Everything is rather flip flopped this year. Eighty degree days in March got us primed for thinking Spring and Summer. What happened to “April showers bring May flowers”? The May flowers have bloomed already in early April. The March winds have been blowing all April. And the showers? As to date, we have less than 1/3 of an inch of rainfall for the month of April.
I would much prefer a dry Spring to a wet one. We have been unimpeded by rainfall when it comes to the preparing of the vegetable fields this year. I can’t ever remember when we needed to set up irrigation this early. We have more plantings to irrigate too since we’ve had such great weather. It requires quite a few hours to set up the irrigation system and of course the added expense of fuel and time to monitor everything. It is far easier to have a timely shower from the heavens to keep all the plants and soil biology happy.
The constant winds we have experienced this month have not been helpful when it comes to spraying and maintaining the orchards. It doesn’t matter whether you’re growing with organic or conventional means- the orchards require a number of spray applications primarily at bloom time. Miss the timing [because it’s too windy to spray] and the likely hood of bug be-riddled fruit is a distinct possibility. Every disease and insect species has its own life cycle and in some cases multiple life cycles. We monitor with special traps baited with a pharomone distinct to each key insect pest. Our “trap count” gives us needed input to target spray applications at just the right time to be most effective as well as minimize our impact on the environment. The better job we can do now means the less needed later. Timing can be everything- so knock it off wind!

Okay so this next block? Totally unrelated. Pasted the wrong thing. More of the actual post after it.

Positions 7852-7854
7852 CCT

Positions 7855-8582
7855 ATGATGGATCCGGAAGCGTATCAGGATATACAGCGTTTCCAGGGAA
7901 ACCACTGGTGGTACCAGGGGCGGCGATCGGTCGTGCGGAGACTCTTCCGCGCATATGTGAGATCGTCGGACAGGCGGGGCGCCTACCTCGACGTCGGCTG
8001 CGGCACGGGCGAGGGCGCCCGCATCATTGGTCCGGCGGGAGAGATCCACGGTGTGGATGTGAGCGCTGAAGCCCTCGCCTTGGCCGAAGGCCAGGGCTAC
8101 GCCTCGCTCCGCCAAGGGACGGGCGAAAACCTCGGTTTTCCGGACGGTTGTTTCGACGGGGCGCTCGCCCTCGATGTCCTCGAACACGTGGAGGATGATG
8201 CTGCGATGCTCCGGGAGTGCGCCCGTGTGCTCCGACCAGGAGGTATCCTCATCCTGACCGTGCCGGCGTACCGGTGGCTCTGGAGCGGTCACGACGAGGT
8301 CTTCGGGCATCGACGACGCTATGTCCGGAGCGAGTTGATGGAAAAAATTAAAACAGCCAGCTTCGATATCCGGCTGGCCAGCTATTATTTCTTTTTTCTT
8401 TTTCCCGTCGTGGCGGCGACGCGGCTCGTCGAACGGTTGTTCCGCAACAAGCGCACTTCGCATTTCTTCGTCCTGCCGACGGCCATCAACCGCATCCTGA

Much to our relief, the mob of geese that were frequenting our farm for the last several months has eased up. Only a few pairs remain to raise up the new generation. Now that there are fewer birds, Izzy the dog likes to halfheartedly chase them. She must have been intimidated by the shear numbers earlier in the Spring and really was innefective in detering them from hanging out. I’d like it if we could add “goose chaser” to her job description but sadly it just isn’t so.
For the most part the soil enriching cover crops have recuperated from all the geese feeding on them. I was worried that the geese were destroying the plants faster than the plants could grow. We have protected the lettuce/spinach field [what goose wouldn’t enjoying eating that!] by adding an additional line to the deer fencing. It’s a regular nylon string placed at about 18 inches from the ground level. We figured that this might be enough of an obstacle to send them in another direction. So far it seems to be working! Not much in farming is inexpensive and effective too so hip hip hooray on this one!
The greenhouses are filling up with young plants awaiting their time to head to the fields. The apple orchard is gorgeous and in full bloom now. Lots and lots happening!